Philippines Will Allow 10 Crypto Firms to Operate in Economic Zone

Philippines Growth

 

Officials in the Philippines have decided to approve 10 digital currency and blockchain companies to operate in one of the country’s special economic zones, according to reporting from Reuters. The move follows a February decision by regulators that helped to provide a legal way for those firms to take advantage of the tax benefits that economic zones offer.

Cagayan Economic Zone Authority head Raul Lambino said, “We are about to license 10 platforms for cryptocurrency exchange. They are Japanese, Hong Kong, Malaysians, Koreans.” He also suggested that the ten companies have wide latitude when it comes to the type of crypto operations they conduct, noting that they can “go into cryptocurrency mining, initial coin offerings, or they can go into exchange.”

The CEZA chief also reminded the companies to make sure that exchanges between digital currencies and fiat currencies are managed outside of the country so that Philippine regulations are not violated.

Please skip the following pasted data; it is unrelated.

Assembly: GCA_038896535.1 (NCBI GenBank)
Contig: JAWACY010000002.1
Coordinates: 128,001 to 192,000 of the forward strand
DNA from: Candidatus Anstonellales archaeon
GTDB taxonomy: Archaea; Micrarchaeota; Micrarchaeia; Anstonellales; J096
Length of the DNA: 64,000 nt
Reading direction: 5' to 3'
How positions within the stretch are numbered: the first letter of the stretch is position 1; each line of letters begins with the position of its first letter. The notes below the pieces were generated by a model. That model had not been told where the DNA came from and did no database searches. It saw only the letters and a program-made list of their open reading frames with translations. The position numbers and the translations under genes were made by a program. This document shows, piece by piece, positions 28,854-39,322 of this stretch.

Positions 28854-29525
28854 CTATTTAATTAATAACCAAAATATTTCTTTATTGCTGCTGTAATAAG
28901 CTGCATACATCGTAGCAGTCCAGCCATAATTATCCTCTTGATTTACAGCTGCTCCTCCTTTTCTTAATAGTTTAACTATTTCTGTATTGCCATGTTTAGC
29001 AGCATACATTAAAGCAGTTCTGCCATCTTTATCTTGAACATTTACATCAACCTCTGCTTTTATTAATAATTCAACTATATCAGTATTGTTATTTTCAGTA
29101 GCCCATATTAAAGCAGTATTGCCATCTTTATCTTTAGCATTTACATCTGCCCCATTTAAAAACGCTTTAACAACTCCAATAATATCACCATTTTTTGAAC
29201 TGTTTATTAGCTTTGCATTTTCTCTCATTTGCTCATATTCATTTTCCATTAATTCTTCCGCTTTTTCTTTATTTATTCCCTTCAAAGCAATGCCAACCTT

The rules allowing those companies to receive the benefit of economic zone participation require them to invest a minimum $1 million within the next two years. The firms will also be required to pay licensing fees that could amount to as much as $100,000.

Lambino also announced that regulators are exploring the potential benefits of launching a FinTech and blockchain educational facility in the zone. The university’s mission would be to create a Fintech-educated workforce for the crypto companies.

The Philippines initiated their special economic zones two decades ago, motivated by a desire to attract more investment from outside the country. The zones have helped to bring foreign direct investment to the Philippines from countries like the United States, Japan, and Singapore.

Author: Ken Chase

Freelance writer whose interests include topics ranging from technology and finance to politics, fitness, and all things canine. Aspiring polymath, semi-professional skeptic, and passionate advocate for the judicious use of the Oxford comma.

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